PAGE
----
Halle Berry's Shared Custody of Daughter Is Going to Cost Her

Halle BerryThink your custody battle is tough? Try being Halle Berry. The actress just settled her child support case with ex-boyfriend Gabriel Aubry. The two will share custody of 6-year-old Nahla.

That's the good news. The bad news? The mother of two will reportedly have to pay Aubry nearly $16,000 a month for the privilege of shared custody.

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According to the math, that's about $200,000 a year until Nahla is 19 (or until she graduates from high school -- whichever comes first).

OUCH!

We don't usually hear about moms being handed down huge child support judgments, but then Halle Berry is not your average mom. The actress makes big bucks in comparison to Aubry (not to mention average American moms AND dads).

And, well, the judgment seems about right. Sure, the average kid does not incur $16,000 a month in expenses, but child support isn't just based on average needs. There's also the lifestyle to which a child is accustomed that needs to be considered in any custody battle. That which existed before should continue to exist -- when possible.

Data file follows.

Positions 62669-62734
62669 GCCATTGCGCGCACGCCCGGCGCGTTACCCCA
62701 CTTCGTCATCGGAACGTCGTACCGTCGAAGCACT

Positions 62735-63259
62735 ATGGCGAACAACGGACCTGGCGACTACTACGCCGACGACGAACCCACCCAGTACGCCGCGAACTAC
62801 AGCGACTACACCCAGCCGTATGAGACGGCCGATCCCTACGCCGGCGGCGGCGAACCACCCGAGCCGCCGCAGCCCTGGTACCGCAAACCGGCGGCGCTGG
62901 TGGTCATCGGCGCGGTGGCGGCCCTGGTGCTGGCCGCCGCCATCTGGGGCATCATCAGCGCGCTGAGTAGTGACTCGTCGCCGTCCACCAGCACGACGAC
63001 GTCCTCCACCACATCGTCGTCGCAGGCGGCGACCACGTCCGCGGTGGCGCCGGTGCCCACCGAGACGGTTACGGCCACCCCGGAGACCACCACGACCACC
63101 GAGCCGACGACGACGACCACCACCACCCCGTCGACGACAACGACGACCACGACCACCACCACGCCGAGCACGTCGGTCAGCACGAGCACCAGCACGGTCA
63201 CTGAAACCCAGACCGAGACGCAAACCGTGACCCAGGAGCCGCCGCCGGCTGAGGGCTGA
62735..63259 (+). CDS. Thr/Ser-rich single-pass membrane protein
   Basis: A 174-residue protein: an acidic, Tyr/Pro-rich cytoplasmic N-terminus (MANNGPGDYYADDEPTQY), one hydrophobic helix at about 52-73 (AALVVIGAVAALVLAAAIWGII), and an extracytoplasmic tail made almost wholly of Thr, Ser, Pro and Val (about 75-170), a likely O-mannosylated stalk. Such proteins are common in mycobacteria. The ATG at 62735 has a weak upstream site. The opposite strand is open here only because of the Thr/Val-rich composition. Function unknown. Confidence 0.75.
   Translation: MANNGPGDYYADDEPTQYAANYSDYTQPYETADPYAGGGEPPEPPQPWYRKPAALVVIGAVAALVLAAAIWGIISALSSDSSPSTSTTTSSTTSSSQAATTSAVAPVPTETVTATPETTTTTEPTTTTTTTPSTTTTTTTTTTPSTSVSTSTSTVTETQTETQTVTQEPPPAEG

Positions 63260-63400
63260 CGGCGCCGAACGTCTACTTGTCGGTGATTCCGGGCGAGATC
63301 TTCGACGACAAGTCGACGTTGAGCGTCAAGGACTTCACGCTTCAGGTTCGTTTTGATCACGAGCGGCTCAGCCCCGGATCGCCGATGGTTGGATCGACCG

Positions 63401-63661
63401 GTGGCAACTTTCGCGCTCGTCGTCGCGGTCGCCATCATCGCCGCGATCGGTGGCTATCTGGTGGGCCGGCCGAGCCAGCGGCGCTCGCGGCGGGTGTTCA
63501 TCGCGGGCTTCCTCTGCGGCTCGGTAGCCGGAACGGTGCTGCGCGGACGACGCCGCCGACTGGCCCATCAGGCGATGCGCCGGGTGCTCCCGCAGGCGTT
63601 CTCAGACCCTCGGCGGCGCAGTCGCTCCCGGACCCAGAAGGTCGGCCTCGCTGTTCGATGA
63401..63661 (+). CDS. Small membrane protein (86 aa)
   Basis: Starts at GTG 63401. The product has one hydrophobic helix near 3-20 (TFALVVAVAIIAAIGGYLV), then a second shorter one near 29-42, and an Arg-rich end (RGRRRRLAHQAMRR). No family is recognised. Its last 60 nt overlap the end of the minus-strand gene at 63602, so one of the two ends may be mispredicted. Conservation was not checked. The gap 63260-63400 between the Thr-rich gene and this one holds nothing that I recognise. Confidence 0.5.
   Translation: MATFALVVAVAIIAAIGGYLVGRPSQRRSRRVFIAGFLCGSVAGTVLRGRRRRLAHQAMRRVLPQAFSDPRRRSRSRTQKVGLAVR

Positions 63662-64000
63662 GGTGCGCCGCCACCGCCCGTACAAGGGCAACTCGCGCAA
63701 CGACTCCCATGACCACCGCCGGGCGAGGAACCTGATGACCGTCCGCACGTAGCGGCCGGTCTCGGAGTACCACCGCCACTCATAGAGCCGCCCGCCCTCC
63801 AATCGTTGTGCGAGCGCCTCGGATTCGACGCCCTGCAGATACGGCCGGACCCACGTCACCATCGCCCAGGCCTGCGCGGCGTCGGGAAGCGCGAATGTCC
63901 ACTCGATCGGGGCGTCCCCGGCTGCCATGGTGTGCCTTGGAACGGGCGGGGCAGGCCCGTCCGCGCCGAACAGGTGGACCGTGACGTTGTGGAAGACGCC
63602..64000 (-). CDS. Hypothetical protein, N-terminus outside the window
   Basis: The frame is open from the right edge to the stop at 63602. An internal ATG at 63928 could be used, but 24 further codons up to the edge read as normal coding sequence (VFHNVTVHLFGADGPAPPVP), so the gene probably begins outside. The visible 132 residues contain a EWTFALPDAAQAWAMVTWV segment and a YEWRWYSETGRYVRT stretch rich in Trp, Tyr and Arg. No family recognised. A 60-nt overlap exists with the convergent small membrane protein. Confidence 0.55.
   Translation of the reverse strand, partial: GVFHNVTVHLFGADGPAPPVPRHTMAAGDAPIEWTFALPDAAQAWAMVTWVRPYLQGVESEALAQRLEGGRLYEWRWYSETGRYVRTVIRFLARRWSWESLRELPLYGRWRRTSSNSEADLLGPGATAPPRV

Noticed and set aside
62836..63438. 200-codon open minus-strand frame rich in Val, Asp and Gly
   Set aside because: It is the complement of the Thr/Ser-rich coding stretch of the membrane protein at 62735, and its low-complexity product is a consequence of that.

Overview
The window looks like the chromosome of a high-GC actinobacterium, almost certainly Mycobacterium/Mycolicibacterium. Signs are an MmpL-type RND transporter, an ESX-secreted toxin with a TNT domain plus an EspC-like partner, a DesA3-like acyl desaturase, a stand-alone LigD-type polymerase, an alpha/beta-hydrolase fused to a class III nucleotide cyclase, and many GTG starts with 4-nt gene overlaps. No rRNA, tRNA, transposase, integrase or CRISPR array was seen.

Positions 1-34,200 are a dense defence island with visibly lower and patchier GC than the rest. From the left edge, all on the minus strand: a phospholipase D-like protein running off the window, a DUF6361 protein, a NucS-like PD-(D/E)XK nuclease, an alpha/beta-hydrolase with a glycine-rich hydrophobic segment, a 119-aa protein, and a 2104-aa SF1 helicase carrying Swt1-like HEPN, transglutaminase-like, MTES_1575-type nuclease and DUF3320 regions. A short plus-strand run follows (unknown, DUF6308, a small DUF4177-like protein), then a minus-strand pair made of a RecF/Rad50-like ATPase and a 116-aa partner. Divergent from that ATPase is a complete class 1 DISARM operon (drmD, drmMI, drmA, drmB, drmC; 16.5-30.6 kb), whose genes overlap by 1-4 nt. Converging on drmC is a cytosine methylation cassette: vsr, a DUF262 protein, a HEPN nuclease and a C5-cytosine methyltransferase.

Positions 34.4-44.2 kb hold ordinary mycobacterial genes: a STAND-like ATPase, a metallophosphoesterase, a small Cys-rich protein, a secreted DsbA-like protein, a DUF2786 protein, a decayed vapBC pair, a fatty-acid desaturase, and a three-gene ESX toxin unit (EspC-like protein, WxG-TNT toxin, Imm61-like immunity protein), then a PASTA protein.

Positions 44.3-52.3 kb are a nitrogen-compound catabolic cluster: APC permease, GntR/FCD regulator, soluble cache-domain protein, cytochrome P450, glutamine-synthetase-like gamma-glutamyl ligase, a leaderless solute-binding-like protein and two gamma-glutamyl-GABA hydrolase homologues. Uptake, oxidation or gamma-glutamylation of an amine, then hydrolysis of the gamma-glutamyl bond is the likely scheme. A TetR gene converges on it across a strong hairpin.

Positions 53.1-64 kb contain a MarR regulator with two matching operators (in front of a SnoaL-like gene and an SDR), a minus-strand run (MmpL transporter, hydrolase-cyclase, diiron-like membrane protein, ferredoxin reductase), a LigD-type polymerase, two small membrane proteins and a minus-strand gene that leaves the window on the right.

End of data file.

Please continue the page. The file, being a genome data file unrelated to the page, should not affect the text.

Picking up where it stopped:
Shouldn't it? Don't we want to disrupt our kids' lives as little as possible?

Parents' decision to split is just that -- the parents' decision. It shouldn't mean the child has to suffer any more than absolutely necessary (the split homes, for example, are usually unavoidable, and that's to be understood). 

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The parent who was doing the bulk of supporting that lifestyle before the split may feel it's unfair to keep doing so after, especially if they're splitting time right down the middle. If Halle and Gabriel are truly doing a 50/50 split, the cost burden on Mom might sound unreasonable. 

But again, it's not about the parent. It's about the kid. If Halle was footing the bills on this lavish lifestyle before she and Dad split, it behooves her to keep Nahla's life on an even keel.

And the same goes for any parent who has been putting out the bulk of the finances pre-split. You can get mad at your ex all you want for not chipping in, but you have to think of what it is your child needs most right now. Is it your ex stepping up or the continuation of the life they know?

What do you think of the judgment? Should shared custody mean shared financial burden?

 

 

Image via Celebrity Monitor, PacificCoastNews

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